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Peasant Farmers applauds decision to review Planting for Food and Jobs Programme

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Economics Pfag Workshop
Economics Pfag Workshop

The Peasant Farmers Association of Ghana (PFAG) has applauded the decision of the Ministry of Food and Agriculture (MoFA) to review the Planting for Food and Jobs (PFJ) programme and replace it with the aggregator and outgrower model under the “Enhanced PFJ”.
PFAG said there were proven records of outgrower models that were delivering value for farmers when properly implemented, adding “A value chain approach, which supports mechanisation, extension services, warehousing and marketing services should be aggressively pursued against an approach that focuses mainly on fertilizer and seeds.”
Dr Charles Nyaaba, Executive Director of PFAG gave the applause when he presented the findings of an assessment of experiences of value chain actors during a stakeholders’ validation workshop on the 2022 implementation of the PFJ in Tamale.
The assessment was to provide positive feedback to help improve the PFJ’s implementation going forward.
The assessment found high prices of PFJ fertilizer and seeds in 2022 compelling 85 per cent of respondents to reduce their farm sizes, 89 per cent shifting from the cultivation of food crops to tree crops while 15 per cent abandoned farming completely for non-farm activities.
It also found over 80 per cent of respondents perceiving the PFJ fertilizer and seeds as of inferior quality while only 15 per cent claimed the quality to be good.
The assessment, on whether PFJ should continue or not, found majority wanted the PFJ to be scrapped and proper support system given to farmers, adding “The inability of the Plant Protection and Regulatory Services Directorate to hold companies delivering poor quality inputs when evidence is available, led to dwindling interest of farmers on the PFJ inputs.”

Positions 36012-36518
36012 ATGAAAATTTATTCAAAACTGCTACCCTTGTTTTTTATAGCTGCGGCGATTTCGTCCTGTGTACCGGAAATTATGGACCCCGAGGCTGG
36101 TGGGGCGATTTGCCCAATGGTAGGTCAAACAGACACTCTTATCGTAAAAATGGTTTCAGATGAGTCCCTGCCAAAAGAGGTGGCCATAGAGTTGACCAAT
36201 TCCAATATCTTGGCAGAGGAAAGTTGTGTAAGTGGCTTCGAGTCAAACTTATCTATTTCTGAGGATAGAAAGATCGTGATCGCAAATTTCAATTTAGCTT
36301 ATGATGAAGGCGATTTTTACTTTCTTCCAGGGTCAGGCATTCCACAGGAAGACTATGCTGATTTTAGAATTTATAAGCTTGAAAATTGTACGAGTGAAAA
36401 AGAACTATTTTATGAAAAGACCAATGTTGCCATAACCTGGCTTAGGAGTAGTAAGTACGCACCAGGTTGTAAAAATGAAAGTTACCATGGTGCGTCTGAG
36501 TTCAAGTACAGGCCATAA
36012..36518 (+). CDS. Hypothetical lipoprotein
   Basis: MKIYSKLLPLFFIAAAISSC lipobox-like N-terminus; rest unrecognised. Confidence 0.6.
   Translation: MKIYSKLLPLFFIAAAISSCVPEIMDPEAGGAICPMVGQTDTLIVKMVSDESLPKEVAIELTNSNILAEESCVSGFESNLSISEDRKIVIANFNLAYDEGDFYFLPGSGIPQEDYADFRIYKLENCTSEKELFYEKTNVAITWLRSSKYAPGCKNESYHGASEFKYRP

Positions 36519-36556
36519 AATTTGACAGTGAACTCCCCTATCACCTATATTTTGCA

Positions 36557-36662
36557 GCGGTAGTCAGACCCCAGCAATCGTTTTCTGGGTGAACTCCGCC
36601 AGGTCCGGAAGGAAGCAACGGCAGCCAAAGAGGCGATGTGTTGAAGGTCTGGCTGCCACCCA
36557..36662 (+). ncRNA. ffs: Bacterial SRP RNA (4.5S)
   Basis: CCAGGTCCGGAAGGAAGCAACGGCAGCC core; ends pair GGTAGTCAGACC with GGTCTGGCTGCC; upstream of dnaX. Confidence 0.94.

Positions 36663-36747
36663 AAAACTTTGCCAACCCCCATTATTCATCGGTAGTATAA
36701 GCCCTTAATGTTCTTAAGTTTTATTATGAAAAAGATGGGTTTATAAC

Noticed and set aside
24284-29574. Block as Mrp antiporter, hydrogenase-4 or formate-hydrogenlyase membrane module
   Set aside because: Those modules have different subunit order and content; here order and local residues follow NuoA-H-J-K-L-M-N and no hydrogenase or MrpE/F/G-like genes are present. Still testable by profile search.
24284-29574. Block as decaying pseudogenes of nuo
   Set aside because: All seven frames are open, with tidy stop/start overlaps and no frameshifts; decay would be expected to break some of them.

It said, “This contributed to escalating food prices for consumers and industry and eventual collapse of over 70 per cent of poultry farms in the country.”
The PFAG, while supporting MoFA to succeed, cautioned it to be watchful of opportunists and corrupt individuals, who could highjack the programme in the name of farmers leading to failure of the project.
Mr Sayibu Morrison, a farmer from Mion District in the Northern Region, throwing more light on the issues, lamented the high cost of PFJ inputs last year and said it limited the farm sizes of most smallholder farmers.
He said “The last year’s situation was unpleasant one. There were no differences in prices between the open market and PFJ fertilizer and yet some companies got paid. Most farmers could not afford the expensive fertilizer and had to reduce their farm sizes.”
Hajia Abiba Baako, a farmer from Saboba District in the Northern Region complained about the inability of farmers in the district to access the PFJ inputs due to bad nature of the roads and refusal of input dealers to travel that far due to low profit margins.
She urged the government to improve the state of roads in rural areas to enable farmers to receive input, and at the right time.
Mr Marifah Abdul, a farmer from Sissala East in the Upper West Region said the quality of inputs under the PFJ should be a matter of concern, as farmers no longer had confidence in any PFJ fertilizer.
He said “Last year, there was PFJ fertilizer everywhere, but farmers were not interested in it due to experiences of poor quality. I hope government will listen to our concerns and do the needful.”
While supporting MoFA to succeed with the Enhanced PFJ, stakeholders during the workshop expressed fears about possible political hijacking of the programme and called for broader stakeholder consultations to develop transparent and efficient models that would deliver optimum results for farmers leading to increased food production and lower prices for consumers.

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